• by Anonymous Coward on Sunday January 25, 2009 @02:50AM (#26596213)

    Why did you feel you had to mention this? The authorship credit is to Minchin, not J. Random Staffer, not Kevin Rudd.

    Stick to the facts.

  • by Nyeerrmm ( 940927 ) on Sunday January 25, 2009 @03:06AM (#26596269)

    As an American, I must say, we need to take a look at this nomenclature: Shadow Minister sounds so much cooler than Senate Minority Leader or the like.

    It helps when the guy has an ounce of sense too...

    • Jesus Christ, Australia! In an earlier /. article, it was a Minister of Censorship. Now, it was a Shadow Minister.

      What's next, Prime Minister Voldemort?

    • Re:Shadow Minister (Score:5, Informative)

      by Anonymous Coward on Sunday January 25, 2009 @03:50AM (#26596407)

      As an Australian, its a laughable story, particularly given that the then (1999) Communication's Minister, and orchestrator of this mess, Senator Richard Alston, came from the same Liberal Party that is currently complaining about it from the opposition.

      A high level history is available via the Electronic Frontiers Australia [] site.

      If you look deeper, however, the joke is ironic because the Liberals only introduced the Bill to buy Independant, Senator Brian Harradine's, vote on the GST Tax Bill that they were so desperate to push. The sting in the tail being that Harradine voted against both the GST and Internet Censorship Bills because he felt that the Censorship Bill was too soft.

      See the Report to members for Annual General Meeting 1999 [];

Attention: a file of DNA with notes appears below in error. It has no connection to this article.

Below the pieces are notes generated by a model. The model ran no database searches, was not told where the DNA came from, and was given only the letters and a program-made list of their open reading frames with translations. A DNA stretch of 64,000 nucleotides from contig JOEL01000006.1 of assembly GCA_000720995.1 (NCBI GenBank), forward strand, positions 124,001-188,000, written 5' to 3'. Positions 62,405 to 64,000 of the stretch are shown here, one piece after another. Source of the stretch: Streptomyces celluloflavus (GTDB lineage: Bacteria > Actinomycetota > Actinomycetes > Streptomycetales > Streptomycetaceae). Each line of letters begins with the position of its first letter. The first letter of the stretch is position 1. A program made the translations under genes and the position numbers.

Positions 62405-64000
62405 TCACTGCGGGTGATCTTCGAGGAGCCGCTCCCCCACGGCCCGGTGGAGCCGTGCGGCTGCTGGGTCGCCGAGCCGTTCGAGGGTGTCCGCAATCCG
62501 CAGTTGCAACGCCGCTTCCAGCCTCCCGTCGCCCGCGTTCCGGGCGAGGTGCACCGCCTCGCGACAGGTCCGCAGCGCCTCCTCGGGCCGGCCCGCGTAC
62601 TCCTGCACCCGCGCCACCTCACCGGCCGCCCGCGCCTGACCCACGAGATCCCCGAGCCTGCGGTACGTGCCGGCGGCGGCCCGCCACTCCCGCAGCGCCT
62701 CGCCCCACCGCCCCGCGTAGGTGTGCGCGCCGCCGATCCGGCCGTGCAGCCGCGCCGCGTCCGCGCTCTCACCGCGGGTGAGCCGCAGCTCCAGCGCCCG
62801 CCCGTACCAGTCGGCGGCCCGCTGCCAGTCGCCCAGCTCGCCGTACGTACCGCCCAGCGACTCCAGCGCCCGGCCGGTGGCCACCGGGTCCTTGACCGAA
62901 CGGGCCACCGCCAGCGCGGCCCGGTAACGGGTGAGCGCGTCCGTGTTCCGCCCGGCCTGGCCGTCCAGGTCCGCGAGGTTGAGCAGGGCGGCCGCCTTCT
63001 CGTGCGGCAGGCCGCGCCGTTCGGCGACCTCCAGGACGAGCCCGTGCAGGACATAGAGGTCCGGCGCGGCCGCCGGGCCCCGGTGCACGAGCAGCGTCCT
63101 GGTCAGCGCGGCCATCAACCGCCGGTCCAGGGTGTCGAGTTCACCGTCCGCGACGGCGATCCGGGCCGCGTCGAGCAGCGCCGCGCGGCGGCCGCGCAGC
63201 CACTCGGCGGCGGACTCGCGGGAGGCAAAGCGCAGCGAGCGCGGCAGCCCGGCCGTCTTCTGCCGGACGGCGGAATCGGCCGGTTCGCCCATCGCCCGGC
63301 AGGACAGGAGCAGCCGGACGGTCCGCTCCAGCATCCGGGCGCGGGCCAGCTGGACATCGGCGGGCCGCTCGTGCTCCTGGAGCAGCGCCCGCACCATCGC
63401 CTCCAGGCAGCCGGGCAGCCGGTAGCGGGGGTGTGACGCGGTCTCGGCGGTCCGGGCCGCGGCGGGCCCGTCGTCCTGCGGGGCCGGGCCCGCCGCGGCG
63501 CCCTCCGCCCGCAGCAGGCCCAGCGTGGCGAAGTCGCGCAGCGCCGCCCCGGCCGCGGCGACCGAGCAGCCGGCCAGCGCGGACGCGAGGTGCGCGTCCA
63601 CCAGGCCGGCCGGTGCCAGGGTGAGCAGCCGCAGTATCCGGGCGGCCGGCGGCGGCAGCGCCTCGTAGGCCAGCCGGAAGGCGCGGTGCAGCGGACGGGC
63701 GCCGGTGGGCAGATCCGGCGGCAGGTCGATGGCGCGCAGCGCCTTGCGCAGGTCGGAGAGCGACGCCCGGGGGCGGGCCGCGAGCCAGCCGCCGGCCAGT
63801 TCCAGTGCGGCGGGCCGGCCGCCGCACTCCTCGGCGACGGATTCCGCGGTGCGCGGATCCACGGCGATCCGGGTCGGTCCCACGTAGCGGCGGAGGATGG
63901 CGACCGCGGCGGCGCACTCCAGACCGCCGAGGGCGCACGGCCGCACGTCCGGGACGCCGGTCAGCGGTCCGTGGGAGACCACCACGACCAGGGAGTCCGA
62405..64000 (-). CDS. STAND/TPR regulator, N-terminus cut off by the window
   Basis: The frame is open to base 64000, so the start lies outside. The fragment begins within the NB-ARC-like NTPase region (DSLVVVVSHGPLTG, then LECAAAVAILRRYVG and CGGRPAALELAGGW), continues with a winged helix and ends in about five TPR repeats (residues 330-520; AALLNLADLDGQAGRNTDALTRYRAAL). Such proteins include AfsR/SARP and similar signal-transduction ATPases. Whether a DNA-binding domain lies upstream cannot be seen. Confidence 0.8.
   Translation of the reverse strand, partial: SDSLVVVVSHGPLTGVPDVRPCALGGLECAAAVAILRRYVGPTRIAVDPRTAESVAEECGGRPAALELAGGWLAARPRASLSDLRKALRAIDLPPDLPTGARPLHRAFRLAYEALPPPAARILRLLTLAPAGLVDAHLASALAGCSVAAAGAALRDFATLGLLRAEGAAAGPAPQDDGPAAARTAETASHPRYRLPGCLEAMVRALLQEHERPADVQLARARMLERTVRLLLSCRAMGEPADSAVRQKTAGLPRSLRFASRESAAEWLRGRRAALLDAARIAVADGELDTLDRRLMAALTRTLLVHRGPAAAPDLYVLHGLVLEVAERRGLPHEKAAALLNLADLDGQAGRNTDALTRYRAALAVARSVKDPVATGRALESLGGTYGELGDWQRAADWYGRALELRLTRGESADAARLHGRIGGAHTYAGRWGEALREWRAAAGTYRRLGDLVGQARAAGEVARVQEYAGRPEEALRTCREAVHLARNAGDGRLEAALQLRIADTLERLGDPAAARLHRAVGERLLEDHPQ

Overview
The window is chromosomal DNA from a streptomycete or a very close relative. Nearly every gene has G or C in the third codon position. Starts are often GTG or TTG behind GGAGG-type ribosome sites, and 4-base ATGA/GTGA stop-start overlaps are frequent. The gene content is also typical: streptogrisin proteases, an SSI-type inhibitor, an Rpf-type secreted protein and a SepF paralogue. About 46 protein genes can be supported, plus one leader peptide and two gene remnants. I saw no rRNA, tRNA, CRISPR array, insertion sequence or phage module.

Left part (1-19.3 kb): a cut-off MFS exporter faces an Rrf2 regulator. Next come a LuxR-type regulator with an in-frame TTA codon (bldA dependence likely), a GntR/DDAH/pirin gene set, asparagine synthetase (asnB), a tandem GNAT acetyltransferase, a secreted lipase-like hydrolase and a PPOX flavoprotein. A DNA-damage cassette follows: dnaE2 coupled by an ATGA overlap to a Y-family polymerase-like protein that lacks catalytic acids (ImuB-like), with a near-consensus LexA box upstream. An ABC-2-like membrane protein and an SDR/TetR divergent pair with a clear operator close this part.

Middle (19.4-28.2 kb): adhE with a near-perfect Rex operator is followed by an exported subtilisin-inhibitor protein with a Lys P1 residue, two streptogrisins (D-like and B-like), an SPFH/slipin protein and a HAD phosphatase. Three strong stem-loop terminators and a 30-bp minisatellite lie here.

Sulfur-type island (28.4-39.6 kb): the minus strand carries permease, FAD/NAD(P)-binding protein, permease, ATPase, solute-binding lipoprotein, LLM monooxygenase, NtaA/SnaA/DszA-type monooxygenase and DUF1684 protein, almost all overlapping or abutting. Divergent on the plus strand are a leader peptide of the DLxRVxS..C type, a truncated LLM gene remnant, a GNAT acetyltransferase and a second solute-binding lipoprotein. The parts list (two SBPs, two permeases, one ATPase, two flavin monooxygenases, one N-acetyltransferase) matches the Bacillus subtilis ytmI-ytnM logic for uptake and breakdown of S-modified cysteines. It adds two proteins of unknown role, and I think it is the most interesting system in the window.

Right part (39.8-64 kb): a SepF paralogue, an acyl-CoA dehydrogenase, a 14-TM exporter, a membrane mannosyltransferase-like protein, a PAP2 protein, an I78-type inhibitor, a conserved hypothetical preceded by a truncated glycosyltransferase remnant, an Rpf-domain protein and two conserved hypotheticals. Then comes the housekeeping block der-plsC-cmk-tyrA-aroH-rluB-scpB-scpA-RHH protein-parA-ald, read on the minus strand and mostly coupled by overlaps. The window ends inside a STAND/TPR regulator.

This was the year that the Federal Government sacrificed the future of Australian e-commerce and its reputation as an Internet early-adopter by attempting to censor the Internet from the bunkers in Canberra. The Broadcasting Services (Online Services) Act 1999 was a transparent inducement to Senator Brian Harradine to pass the Government's GST and Telstra legislation, the Government feigning a sudden interest in "adult" material online. It failed to achieve its political purpose - Harradine voted against both bills, and milder legislation later passed with the support of the Australian Democrats. However, the Government, and Senator Richard Alston in particular, were so captured by their own rhetoric that the censorship bill proceeded into law as an exercise in political muscle. Last-minute amendments urged on the Government by the Internet Industry Association have made an unworkable law even more uncertain, arbitrary and unfit for its stated purpose of protecting children from unsuitable material.

      Australian's let us rejoice ..

      • Re:Shadow Minister (Score:5, Informative)

        by TapeCutter ( 624760 ) on Sunday January 25, 2009 @06:23AM (#26596903) Journal
        Bloody oath! Now it's Labor turn to suck up to an independent nutjob [] who gained 2% of the popular vote but potentially holds the balance of power in the senate. The irony is that both major parties helped him defeat the green candidate who would otherwise have easily won the seat.

        Thankfully my prediction that this BS will continue to go nowhere seems to be panning out - it's like the two major parties have agreed to an endless and distracting debate that does little except keep the moralising minority busy.
        • It's all smoke and mirrors so that nobody relizes the ruling party is doing nothing real, and when they do, it's putting us into a bigger hole
        • by Firehawk ( 7687 )